By controlling the variables of mould diameter,spin speed and the volume of monomer injected it is possible to produce lenses of differing powers and sizes.

In the figure an upper plate PL has an inner convex curve which corresponds to the required back central optical radius of the proposed lens. The inner surface of the mould becomes the proposed front surface of the lens PFC. FL represents the forming lens. ACR represents acrylate rods which slot into the mould, becoming embedded in the forming lens during the spin casting process. After which the final lens is removed with the embedded rods and is hydrated. During the hydration the hydrogel lens expands and the rods are expelled leaving fenestration holes.

Figure 9 includes the features outlined in figure 8 but also includes representations of circular (CS) and elliptical (OS) removable pegs, either which formation can be utilised in the manufacture of a skeletal lens; these removable pegs become embedded in the forming spin cast lens and, like the rods, expelled during hydration. q

Claims (1)

  1. Alternative methods of making holes and apertures in contact lenses.
    The alternative methods of making holes and apertures of claim 1 is applicable to the production of a lathed lens by placing rods, spheres or shapes of one material bonded to and implanted within another material; one material having a greater expansion ratio than the other when immersed in water so that, during such immersion the materials separate, providing a lens with fenestration holes or apertures.
    A further embodiment of alternative methods of making holes and apertures of claim 1 is the inclusion of rod or peg inserts which are placed in a spin casting device to provide the same end. These become embedded in the forming lens during spin casting and are removed with the lens, separating during immersion in the hydrating process.
    A still further embodiment of alternative methods of making holes and apertures of claim 1 is piercing the lens using a to needle heated to a required temperature.
    This may comprise a separately heated arrangement,such as a needle heated by an external source or an internally heated arrangement. ll
GB0326884A 2003-11-19 2003-11-19 Method of making contact lenses with holes and apertures Withdrawn GB2408230A (en)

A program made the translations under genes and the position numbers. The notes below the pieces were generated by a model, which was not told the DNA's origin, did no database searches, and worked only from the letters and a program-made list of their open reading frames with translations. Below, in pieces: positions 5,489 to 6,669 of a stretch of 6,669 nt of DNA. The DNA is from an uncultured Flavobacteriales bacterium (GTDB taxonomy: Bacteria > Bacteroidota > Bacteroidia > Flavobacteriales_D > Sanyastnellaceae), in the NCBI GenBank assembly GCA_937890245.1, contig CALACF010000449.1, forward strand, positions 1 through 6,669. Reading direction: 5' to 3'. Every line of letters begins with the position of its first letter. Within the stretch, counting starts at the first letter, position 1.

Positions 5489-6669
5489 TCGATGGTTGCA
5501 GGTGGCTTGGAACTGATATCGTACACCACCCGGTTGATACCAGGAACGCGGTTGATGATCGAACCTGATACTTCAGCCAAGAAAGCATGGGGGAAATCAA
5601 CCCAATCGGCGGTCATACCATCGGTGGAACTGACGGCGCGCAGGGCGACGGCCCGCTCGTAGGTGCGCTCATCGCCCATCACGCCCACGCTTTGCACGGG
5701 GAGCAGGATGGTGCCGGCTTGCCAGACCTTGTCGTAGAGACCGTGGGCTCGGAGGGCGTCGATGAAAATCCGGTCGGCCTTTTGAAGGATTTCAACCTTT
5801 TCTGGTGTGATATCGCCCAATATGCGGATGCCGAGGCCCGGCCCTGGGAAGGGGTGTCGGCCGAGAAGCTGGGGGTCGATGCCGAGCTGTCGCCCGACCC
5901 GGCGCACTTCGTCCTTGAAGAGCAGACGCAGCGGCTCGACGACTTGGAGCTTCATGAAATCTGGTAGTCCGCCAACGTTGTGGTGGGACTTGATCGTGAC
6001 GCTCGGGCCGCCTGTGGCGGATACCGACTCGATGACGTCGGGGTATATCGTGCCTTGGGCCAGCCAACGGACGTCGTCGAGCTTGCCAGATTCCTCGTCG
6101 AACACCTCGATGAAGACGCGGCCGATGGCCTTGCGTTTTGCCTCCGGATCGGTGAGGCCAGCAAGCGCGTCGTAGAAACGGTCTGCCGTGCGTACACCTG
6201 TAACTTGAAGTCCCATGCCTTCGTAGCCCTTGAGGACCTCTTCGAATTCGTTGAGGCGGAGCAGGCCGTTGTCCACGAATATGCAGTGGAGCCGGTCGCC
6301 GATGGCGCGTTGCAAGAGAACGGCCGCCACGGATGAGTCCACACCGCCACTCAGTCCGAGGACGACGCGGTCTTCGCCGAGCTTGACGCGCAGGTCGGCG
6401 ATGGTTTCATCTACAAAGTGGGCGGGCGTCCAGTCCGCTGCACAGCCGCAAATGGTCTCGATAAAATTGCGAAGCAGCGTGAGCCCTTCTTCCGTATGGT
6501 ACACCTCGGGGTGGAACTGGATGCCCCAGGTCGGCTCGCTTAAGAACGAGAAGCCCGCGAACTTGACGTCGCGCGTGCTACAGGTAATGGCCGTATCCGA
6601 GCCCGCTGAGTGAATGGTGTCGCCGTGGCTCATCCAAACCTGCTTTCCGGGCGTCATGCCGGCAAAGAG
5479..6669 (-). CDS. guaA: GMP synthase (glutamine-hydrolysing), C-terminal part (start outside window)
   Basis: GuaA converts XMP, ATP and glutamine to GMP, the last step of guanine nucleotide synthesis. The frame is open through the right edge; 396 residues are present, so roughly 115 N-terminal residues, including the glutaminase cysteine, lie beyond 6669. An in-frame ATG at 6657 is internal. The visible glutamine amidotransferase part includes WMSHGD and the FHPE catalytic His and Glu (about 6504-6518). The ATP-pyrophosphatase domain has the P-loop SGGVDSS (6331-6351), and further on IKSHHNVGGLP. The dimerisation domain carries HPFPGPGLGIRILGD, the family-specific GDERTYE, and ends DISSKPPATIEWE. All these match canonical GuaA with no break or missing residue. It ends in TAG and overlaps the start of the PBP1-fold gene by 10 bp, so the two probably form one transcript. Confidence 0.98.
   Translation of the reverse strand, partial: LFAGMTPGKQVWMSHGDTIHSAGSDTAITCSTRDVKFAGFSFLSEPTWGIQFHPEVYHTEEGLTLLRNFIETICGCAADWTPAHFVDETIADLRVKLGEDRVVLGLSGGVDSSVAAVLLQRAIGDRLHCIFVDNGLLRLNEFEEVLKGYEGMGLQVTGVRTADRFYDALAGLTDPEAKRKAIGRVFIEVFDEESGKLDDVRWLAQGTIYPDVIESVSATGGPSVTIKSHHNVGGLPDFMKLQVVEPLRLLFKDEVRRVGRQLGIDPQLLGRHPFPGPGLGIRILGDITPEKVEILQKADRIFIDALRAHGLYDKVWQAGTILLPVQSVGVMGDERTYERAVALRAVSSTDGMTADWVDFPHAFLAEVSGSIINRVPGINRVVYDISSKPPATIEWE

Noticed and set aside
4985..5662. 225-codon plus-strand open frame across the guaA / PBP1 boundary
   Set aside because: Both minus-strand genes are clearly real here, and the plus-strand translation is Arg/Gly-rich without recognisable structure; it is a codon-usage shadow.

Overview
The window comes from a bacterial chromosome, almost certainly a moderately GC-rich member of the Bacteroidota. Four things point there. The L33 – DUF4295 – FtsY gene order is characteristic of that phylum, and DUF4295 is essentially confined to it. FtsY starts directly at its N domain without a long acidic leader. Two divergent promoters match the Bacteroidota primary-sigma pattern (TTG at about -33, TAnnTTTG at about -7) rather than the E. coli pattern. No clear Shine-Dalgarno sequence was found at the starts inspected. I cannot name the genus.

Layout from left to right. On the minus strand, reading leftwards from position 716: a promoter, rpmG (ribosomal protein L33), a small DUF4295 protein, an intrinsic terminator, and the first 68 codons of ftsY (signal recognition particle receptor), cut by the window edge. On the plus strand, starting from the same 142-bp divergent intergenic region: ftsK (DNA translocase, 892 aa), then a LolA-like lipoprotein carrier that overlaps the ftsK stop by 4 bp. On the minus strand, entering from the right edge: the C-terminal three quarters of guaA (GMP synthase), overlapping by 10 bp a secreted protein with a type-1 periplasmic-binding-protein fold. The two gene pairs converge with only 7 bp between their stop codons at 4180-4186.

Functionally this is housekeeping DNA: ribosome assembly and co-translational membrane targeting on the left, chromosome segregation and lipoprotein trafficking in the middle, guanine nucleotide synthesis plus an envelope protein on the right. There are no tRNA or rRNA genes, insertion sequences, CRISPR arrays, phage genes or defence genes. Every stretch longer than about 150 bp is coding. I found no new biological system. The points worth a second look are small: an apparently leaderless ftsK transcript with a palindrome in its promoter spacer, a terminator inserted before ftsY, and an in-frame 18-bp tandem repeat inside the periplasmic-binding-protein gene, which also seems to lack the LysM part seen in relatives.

Priority Applications (1)

Application Number Priority Date Filing Date Title
GB0326884A GB2408230A (en) 2003-11-19 2003-11-19 Method of making contact lenses with holes and apertures

Applications Claiming Priority (1)

Application Number Priority Date Filing Date Title
GB0326884A GB2408230A (en) 2003-11-19 2003-11-19 Method of making contact lenses with holes and apertures

Publications (2)

Publication Number Publication Date
GB0326884D0 GB0326884D0 (en) 2003-12-24
GB2408230A true GB2408230A (en) 2005-05-25

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Family Applications (1)

Application Number Title Priority Date Filing Date
GB0326884A Withdrawn GB2408230A (en) 2003-11-19 2003-11-19 Method of making contact lenses with holes and apertures

Country Status (1)

Country Link
GB (1) GB2408230A (en)

Cited By (3)

* Cited by examiner, † Cited by third party
Publication number Priority date Publication date Assignee Title
WO2012104450A1 (en) * 2011-02-04 2012-08-09 Fit And Cover Servilens, S.L. Fenestrated contact lens and method for the production thereof
ES2386790A1 (en) * 2011-02-04 2012-08-30 Fit And Cover Servilens, S.L. Contact lens (Machine-translation by Google Translate, not legally binding)
ES2396101A1 (en) * 2011-07-21 2013-02-19 Fit And Cover Servilens, S.L. "procedure for obtaining a fenestrated contact lens" (Machine-translation by Google Translate, not legally binding)

Citations (3)

* Cited by examiner, † Cited by third party
Publication number Priority date Publication date Assignee Title
US4171878A (en) * 1974-12-17 1979-10-23 Arbuzova Irina A Combined contact lens
US4659522A (en) * 1982-09-13 1987-04-21 Neefe Charles W Method of spin casting an ophthalmic device with a central aperture
US5104213A (en) * 1989-01-17 1992-04-14 Wolfson Leonard G Polymer buttons having holes therein and contact lenses manufactured therefrom and method of manufacture

Patent Citations (3)

* Cited by examiner, † Cited by third party
Publication number Priority date Publication date Assignee Title
US4171878A (en) * 1974-12-17 1979-10-23 Arbuzova Irina A Combined contact lens
US4659522A (en) * 1982-09-13 1987-04-21 Neefe Charles W Method of spin casting an ophthalmic device with a central aperture
US5104213A (en) * 1989-01-17 1992-04-14 Wolfson Leonard G Polymer buttons having holes therein and contact lenses manufactured therefrom and method of manufacture

Cited By (3)

* Cited by examiner, † Cited by third party
Publication number Priority date Publication date Assignee Title
WO2012104450A1 (en) * 2011-02-04 2012-08-09 Fit And Cover Servilens, S.L. Fenestrated contact lens and method for the production thereof
ES2386790A1 (en) * 2011-02-04 2012-08-30 Fit And Cover Servilens, S.L. Contact lens (Machine-translation by Google Translate, not legally binding)
ES2396101A1 (en) * 2011-07-21 2013-02-19 Fit And Cover Servilens, S.L. "procedure for obtaining a fenestrated contact lens" (Machine-translation by Google Translate, not legally binding)

Also Published As

Publication number Publication date
GB0326884D0 (en) 2003-12-24